--:-- • --:--Пример экскурсии
The bulky building with two tall chimneys was built as an early electrical power-station to power the Tramway network. It occupies an entire block between the House On The Embankment and the Patriarch's Bridge pedestrian walkway. Some people occasionally call it The Moscow Tower. You can see the Substation from the Patriarch's Bridge, the Great Stone Bridge, and from the Water Overflow Canal.
In 1899, shortly after the first trams appeared in Moscow, it was decided to build a government-owned electrical power-station for the tramways, instead of relying on power provided by a private company called “The 1886 Electric Light Corporation”. The location was carefully chosen – on the embankments of the Moscow Water Overflow Canal, so that there was an unlimited supply of water on hand for the boilers of the new power-station. Another benefit of the location was that Theatre Square – the main intersection of the tramlines at that time – was fairly nearby, and the cabling costs of running powerlines there would be fairly low. The power-station was designed by the architect Bashkirov and the engineer Vladimir Shukhov, and quickly built in just three years.
A festive ceremony marked the inauguration of the newly-completed power-station when it was opened by the city fathers in February 1907. The huge power-station comprised eight different steam-operated boilers and two turbogenerators in the Machine Hall. In its time, nearly one-third of Moscow's electricity capacity was supplied by the power-station.
For a power-station, the architecture is exceptionally creative. Early in the C20th four 64-metre brick chimneys crowned the building. The most attractive ornamental feature was a beautiful Clock Tower, closely modelled on the Spassky Tower of the Kremlin – but sadly it has not survived. During subsequent renovations the brick chimneys were replaced by lighter metal structures. The power-station is still in operation, and has the network name of GES-2-Tramway.
The Cathedral of Christ the Saviour is a cathedral on the northern bank of the Moskva River, a few blocks southwest of the Kremlin. With an overall height of 103 metres it is the tallest Orthodox Christian church in the world.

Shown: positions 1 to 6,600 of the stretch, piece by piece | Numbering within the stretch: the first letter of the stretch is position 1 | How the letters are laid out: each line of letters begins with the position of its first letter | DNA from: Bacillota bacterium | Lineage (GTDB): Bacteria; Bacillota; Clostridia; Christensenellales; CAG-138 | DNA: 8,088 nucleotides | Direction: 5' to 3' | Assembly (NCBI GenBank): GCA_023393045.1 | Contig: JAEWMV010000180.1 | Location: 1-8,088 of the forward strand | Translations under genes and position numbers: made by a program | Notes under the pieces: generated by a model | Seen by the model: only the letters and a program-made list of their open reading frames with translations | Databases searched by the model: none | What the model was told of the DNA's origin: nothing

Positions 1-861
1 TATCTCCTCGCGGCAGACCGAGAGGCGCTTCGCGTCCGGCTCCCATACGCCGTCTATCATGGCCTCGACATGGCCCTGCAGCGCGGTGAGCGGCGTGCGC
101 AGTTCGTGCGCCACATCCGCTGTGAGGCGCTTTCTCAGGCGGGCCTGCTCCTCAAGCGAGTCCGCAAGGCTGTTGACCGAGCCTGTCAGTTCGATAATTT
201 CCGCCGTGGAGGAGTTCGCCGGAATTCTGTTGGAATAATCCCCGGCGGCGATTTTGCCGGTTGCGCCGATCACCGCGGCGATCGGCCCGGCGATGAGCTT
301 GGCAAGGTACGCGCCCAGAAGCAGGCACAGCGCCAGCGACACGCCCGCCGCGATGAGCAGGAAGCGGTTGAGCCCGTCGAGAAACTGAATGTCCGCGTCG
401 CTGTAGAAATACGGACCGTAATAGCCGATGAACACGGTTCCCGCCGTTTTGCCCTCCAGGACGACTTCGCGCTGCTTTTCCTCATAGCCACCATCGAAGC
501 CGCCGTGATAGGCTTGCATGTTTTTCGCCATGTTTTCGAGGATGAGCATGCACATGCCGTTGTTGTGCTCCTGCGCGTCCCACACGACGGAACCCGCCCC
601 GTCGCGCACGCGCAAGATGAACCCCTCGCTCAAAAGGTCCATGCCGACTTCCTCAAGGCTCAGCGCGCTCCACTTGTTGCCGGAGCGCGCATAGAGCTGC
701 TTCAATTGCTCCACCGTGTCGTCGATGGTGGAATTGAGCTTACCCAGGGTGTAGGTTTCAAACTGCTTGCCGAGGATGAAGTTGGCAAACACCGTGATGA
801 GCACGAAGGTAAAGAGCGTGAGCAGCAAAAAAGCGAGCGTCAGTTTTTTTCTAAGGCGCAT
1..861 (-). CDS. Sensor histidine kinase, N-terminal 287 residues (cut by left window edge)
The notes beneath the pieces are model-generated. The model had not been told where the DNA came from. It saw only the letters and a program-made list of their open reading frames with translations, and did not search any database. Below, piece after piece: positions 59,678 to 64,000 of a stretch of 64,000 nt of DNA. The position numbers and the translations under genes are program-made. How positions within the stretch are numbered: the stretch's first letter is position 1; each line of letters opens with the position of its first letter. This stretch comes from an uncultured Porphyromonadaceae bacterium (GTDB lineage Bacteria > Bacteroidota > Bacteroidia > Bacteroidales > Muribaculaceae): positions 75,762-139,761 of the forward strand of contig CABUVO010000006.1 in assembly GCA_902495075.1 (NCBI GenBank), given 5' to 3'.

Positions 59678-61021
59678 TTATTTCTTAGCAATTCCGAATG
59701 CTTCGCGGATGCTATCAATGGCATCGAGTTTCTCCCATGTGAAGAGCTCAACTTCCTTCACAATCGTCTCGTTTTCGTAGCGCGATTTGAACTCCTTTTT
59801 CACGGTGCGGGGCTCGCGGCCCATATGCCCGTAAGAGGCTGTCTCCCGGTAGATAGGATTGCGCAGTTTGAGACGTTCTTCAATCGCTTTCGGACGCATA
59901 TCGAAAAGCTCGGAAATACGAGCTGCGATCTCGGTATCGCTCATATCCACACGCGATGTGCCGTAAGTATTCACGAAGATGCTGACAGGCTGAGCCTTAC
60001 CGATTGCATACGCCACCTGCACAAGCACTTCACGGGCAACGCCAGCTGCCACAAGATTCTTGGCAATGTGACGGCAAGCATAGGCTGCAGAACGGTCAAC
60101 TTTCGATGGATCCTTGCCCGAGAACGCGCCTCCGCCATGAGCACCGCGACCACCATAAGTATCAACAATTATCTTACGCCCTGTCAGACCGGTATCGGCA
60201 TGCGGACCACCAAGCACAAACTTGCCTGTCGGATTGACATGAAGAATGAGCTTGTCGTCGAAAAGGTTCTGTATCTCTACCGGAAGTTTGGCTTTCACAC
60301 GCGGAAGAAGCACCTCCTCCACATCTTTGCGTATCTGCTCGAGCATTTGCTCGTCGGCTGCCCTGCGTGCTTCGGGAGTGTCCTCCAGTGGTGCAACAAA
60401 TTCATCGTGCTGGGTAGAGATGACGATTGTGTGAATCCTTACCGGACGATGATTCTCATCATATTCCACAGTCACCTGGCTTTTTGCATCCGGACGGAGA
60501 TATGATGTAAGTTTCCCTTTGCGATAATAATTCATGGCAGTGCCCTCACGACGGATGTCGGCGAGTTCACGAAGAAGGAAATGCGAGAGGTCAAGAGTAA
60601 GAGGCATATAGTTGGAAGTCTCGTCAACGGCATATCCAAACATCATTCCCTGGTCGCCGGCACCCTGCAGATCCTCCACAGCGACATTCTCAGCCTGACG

The current church is the second to stand on this site. The original church, built during the 19th century, took more than 40 years to build. It was destroyed in 1931 during the Communist rule of Joseph Stalin. The demolition was supposed to make way for a colossal Palace of the Soviets that was never built, so the church was reconstructed in the 1990s on the same site.
The Cathedral is located on Volkhonka Street, which starts from Borovitskaya Square. The name of the street appeared at the end of the XVIII century when on the lands of the Volkonskis, a famous noble family was a popular tavern "Volkhonka". The street is one of the most ancient in Moscow. It was famous as a district for the rich.
This district is going to become Moscow Museum District. During the tour you will see and have the opportunity to visit a number of art museums: The Tsvetkovsky Gallery, The Ilya Glazunov Art Gallery, The Lopukhin Family Mansion (aka the Roerich Museum), Gallery of European and American Art of the C19th and C20th, The Pushkin Museum of Fine Arts, The Museum of Private Collections. While walking here you will understand why Moscow used to be accepted as a beautiful jewelry box. In the lanes you will discover old mansions and fall in love with stories of Russian noble families. Such are The Golitsyn Mansion, The Lopukhin Family Mansion, Obolonsky's Mansion, Sergey Tretyakov's Mansion etc. The Chambers of Averky Kirillov - a unique example of a large urban homestead. Chambers, Church of St. Nicholas and outbuildings along the waterfront are a single architectural complex.
Another bright example of Moscow architecture is Pertsova's Rental Apartment Mansions. The house was an apartment house, located on the corner of Soymonovsky passage and Prechistenskaya embankment, built in 1905-1907 by architects N. Zhukov and B.N. Shnaubert on sketches of the artist S.V. Malyutin, author of Russian nesting dolls. The house includes apartments and artists' studios in the upper attic of the building.